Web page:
strike. This is how they kill whales, after all, and so it’s not entirely without merit. It can still fly away, though, and can still melt you with fire, and it’s still armored in a way that whales aren’t. Furthermore, the way they actually managed to kill the whale with the lance was to harpoon it, exhaust it, then move in and kill it. Given flaming breath, flight, and all that, it seems unlikely you could pull this off with a dragon. If you were to do it, you’d need a big team of people (like a series of whaleboats, except on the ground) working in coordination and you’d need a dragon to be no smarter than your average whale. As a lone dragonslayer? Forget it.
Let me put it this way: Bard got stupidly lucky with Smaug. Skilled hunters do use bows to hunt large game like Cape Buffalo, but a Cape Buffalo is tiny compared to a dragon. Furthermore, such hunters today are using modern bows and modern arrows that maximize the kinetic energy needed to kill (read this article for more on the physics of hunting large game with bows). Granted the bow keeps the dragon from being able to fly away as easily, bypasses some of the dangers from flaming breath and the teeth/claws, but it is going to have a hell of a time penetrating the dragon’s hide by enough to wound it in any mortal capacity. You’d need dozens and dozens of skilled archers with the most powerful bows and sophisticated arrows in the world, and even then they’ve got fair odds of being roasted.
Essentially, the lone dragonslayer thing is extremely unlikely to the point of being implausible without the use of the idiot ball in some way. You’d need a team of dedicated professionals using things like siege engines, laying traps, and, most importantly, using dirty tricks. Poison its water supply, collapse its cave on top of itself, or, of course, some kind of magic. Beyond that, you are fresh out of luck.
Now, much of modern fantasy lore is well aware of this. George RR Martin points some of this stuff out in A Song of Ice and Fire, and, in one of my personal favorites, Barbra Hambly explores just how impossible a task this is in her 1985 novel Dragonsbane (which I recommend, though I haven’t read it since high school and my memory of it may make it seem better than it is). It should be noted, even, that Beowulf himself died in his struggle with the dragon (though he killed it with a dagger) and had help from his friend, Wiglaf. In any event, I feel it is important to give dragons their due when trying to take them down–the frontal assault isn’t going to work, guys, and you’re going to need help.
I just finished my syllabus for my Technology in Literature elective this coming semester. Students will have to write two short research papers and, just for fun, I thought I’d post the assignment here and see what folks think of it. Heck, if you like, go ahead and write the papers (don’t you dare send it to me to grade, though–I’ve got enough of that already). Anyway, here we go:
The overall focus of this course is the portrayal of science and technology in literature and how those portrayals illuminate the concerns and hopes of humans living in a certain era. It tells us a lot about how they thought, what they believed, and also can tell us some things about how we have changed, if at all, from those times. In class we will be discussing certain individual works from certain time periods and analyzing them closely, but we won’t be able to fully explore everything. Your task, in two short research papers, is to expand upon our class discussions and deepen your understanding of one or several of the works we are studying, bringing in outside sources and other contemporary works to develop a unique and compelling thesis regarding the cultural and, perhaps, even scientific significance of your chosen work.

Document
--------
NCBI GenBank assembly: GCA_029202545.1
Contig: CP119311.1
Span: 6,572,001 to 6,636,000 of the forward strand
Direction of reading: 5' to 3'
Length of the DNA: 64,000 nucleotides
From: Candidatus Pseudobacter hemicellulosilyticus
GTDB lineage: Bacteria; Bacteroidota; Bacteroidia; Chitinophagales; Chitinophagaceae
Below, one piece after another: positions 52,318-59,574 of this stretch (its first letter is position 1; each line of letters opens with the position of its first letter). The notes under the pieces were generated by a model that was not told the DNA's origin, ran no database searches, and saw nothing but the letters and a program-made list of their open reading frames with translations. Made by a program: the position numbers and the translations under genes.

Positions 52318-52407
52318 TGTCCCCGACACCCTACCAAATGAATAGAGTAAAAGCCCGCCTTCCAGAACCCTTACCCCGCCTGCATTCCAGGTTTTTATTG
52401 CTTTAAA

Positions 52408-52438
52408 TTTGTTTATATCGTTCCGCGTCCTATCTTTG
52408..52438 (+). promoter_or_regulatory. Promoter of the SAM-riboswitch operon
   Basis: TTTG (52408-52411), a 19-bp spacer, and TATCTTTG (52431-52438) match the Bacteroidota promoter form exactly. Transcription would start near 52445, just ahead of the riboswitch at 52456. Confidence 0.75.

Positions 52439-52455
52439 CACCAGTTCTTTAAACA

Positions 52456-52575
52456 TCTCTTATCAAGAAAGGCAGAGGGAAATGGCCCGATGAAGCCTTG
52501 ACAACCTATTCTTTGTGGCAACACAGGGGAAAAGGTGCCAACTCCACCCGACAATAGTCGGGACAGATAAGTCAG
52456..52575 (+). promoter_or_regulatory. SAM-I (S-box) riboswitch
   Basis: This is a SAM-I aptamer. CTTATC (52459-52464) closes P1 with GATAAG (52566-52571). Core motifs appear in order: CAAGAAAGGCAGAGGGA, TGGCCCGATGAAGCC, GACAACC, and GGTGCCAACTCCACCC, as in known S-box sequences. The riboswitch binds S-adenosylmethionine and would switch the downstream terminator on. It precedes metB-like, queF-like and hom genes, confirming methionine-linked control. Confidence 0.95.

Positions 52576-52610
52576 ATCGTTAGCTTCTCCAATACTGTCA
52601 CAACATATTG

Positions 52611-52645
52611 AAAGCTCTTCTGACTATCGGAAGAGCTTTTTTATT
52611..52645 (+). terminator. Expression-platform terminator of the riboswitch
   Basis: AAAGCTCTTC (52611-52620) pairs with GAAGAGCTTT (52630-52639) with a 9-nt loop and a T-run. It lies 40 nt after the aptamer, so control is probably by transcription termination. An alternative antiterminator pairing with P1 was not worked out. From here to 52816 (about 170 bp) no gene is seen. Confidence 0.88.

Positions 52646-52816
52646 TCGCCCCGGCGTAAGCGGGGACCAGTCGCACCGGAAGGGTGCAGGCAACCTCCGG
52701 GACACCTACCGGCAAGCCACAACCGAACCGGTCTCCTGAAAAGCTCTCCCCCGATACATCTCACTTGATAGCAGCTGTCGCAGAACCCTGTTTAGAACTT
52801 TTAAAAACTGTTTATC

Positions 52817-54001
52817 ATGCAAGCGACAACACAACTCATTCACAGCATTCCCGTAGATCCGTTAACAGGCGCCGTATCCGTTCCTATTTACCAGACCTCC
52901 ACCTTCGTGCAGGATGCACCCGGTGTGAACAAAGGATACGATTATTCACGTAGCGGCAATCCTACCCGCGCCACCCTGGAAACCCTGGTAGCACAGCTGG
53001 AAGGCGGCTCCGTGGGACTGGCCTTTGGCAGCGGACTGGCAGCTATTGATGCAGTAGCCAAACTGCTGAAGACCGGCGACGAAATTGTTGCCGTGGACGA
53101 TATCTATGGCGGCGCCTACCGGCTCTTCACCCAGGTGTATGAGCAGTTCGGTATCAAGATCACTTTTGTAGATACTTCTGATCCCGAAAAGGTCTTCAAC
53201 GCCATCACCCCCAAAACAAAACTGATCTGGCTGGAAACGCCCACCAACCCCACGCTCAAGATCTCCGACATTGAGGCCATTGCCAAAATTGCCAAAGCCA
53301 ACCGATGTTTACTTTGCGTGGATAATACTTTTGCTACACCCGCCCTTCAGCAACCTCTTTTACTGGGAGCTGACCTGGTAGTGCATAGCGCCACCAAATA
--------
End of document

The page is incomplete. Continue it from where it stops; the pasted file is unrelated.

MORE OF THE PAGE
Accordingly, your precise topic is left to your discretion. I will provide suggestions below, but you needn’t be bound by them—if you can come up with a different topic that interests you more, please explore that. In general, however, you are writing an in-depth literary analysis of one or more works from either the first half (for paper 1) or the second half (for paper 2) of the twentieth century. All papers should incorporate at least 6 sources (including the primary sources), be 6-8 pages in length (approximately 1700-2400 words), feature double-spaced Times New Roman 12-point font, have numbered pages, stapled, with a works cited page in MLA format. A rough draft for each paper is allowable, but is strictly optional. If you wish to receive your rough draft back in time to make revisions for your final draft, be certain to submit it a week or more prior to the due date. Papers may be handed in at any time during the semester up until the due date. Late work is not accepted.
Paper 1 (pre-1960)
- How did the idea of British world supremacy influence HG Wells’ Time Machine?
- Is The Time Machine racist? If so, why and how? How is it related to Kipling’s “White Man’s Burden”?
- How does Asimov’s opinion of the Soviet Union affect the themes inherent in Foundation?
- Does the Galactic Empire in Foundation symbolize Ancient Rome? If so, why does Asimov choose Rome as the analog? If not, what does it symbolize instead and why?
- Is Heinlein aware of the fascist undertones to his society in Starship Troopers? What is his attitude towards fascism as depicted in the book? How does it differ, if at all, from the kind of fascism demonstrated by the Nazis in 1940s-era Germany?
Paper 2 (post-1960)
- Gibson’s depiction of cyberspace in Neuromancer represents a kind of ‘wild frontier’, in a sense (Case is a ‘cowboy’, those who operate in the matrix are apart from society, etc.). What is the meaning of this metaphor? Where does Gibson think the ‘matrix’ (what we now know as the Internet) will lead us?
- Explain and explore the role of religion and spirituality in Neuromancer. What does it mean? Why does Gibson include it?
- In Snow Crash, why does Stephenson choose to use the Mafia as protagonists and how does this differ from other late-20th century depictions of the mob and why?